If you’re new to this slow, constant tension style of training, keep in mind that you’ll have to use lighter weights at first. There’s nothing wrong with this, as it’s much better to use a lighter weight and actually engage the right muscles, rather than throwing heavy weights around with poor, sloppy form.
Track Your Volume
It’s very important to track your training volume. This isn’t referring to how loud your gym is blasting music; it refers to the total number of sets and reps you do each workout.
As you get stronger, it’s important to work on overloading your muscles over time, to force them to grow bigger and stronger. Often times, people will tell you to add weight each and every workout, but not only is this impossible, but you’re not a powerlifter. Even the most elite strength athletes have to fight for every pound of strength they gain, and that’s probably not your main concern.
When you want to develop large, powerful muscles, it’s important to pay attention to your total volume, or sets and reps. Strength gains shouldn’t be your primary focus, but if you want to grow, you need to expose your muscles to heavier tension, for longer periods of time.
The best approach is to track your workouts. If you know you used a certain weight on the bench press for 3 sets of 8 last week, try to use that same weight for 3 sets of 9-10 this week. The weight doesn’t have to go up every week, but you should be aiming to increase your muscles’ workload over time. If you aren’t tracking, you have no way to know how much you’re actually doing each week.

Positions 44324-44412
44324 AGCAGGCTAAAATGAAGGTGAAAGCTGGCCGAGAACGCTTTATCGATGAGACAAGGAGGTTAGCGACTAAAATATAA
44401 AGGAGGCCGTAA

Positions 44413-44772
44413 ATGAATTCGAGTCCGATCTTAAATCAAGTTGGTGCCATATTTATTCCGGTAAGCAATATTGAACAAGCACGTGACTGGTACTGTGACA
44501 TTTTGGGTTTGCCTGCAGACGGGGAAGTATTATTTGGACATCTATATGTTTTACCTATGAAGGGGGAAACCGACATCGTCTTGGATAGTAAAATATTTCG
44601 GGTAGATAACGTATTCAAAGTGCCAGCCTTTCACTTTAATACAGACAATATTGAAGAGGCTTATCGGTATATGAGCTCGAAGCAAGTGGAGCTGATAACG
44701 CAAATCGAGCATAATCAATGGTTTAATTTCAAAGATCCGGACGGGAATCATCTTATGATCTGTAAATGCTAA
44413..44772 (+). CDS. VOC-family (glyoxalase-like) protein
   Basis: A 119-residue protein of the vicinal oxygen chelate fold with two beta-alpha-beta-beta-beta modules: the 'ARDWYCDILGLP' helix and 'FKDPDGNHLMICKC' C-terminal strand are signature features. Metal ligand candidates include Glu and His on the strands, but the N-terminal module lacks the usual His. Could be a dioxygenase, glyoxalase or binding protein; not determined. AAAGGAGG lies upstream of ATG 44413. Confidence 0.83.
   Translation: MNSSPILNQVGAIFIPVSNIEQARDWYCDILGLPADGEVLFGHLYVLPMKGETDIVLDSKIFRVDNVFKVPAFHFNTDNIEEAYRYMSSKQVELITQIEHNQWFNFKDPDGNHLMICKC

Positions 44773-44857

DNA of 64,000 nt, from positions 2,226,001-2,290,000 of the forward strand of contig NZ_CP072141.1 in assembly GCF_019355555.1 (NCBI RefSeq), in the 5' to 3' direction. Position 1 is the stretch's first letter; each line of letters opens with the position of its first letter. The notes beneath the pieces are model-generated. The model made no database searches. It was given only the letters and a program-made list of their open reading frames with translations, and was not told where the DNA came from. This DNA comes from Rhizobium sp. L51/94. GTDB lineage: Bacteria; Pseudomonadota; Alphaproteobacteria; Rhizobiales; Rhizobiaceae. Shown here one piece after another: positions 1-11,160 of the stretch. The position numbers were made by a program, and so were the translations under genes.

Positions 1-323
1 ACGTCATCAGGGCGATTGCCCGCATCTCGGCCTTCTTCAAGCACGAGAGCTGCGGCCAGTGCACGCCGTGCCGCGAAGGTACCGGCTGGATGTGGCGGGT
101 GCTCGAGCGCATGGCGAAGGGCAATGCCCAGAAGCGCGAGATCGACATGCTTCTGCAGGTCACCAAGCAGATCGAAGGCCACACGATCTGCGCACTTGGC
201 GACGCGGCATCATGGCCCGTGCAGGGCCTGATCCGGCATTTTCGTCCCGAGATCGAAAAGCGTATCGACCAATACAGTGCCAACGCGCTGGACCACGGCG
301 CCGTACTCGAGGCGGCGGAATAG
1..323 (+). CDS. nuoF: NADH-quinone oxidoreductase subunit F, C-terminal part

Train Your Weaknesses First
Do you have a muscle group you feel is weak, or one you absolutely hate training? Train that muscle first thing in your session, rather than saving it until the end. This is the hard way, but also the way that builds determination, character, and muscle.
If you have weak calves, don’t save them until the end of your leg day. Train them first, before you do anything else. This allows you to put the most focus on your weakest parts, as you are training them fresh, and it greatly reduces the odds of you skipping that exercise later in the workout.
Use Isometric Holds to Activate Problem Muscles
Lastly, it’s common to have issues activating certain muscles, and particularly preventing other muscles from taking over. When you try to train smaller muscles, like the muscles in your glutes, shoulders, or upper back, it’s easy for the big surrounding muscles to take over and do most of the work.
Using isometric holds is like doing a quick pre-exhaust set for an exercise. It both fatigues and activates your target muscle, allowing you to recruit that muscle just a bit better, pushing more nutrient-filled blood into the area with every repetition.
Try this the next time you train your shoulders, which often struggle to keep up with the work your triceps and back can do. Perform a standard dumbbell lateral raise, but use a light weight. On your very first repetition, hold the weight at the top position for 8-12 seconds, and then immediately perform 12-15 repetitions. This will create an intense stress on your shoulder muscle, with a lighter weight that’s easier on your joints and connective tissue.
Go Forth and Make Gains
Remember, building muscle takes time. Once you’ve been at this for any length of time, and progress begins to slow down, it’s time to take a good look at your program. If you’ve been following the same routine for a few months, it may time to change some things up. The five tricks above can be used right away with whatever program you’re currently following, and are sure to help build a better physique.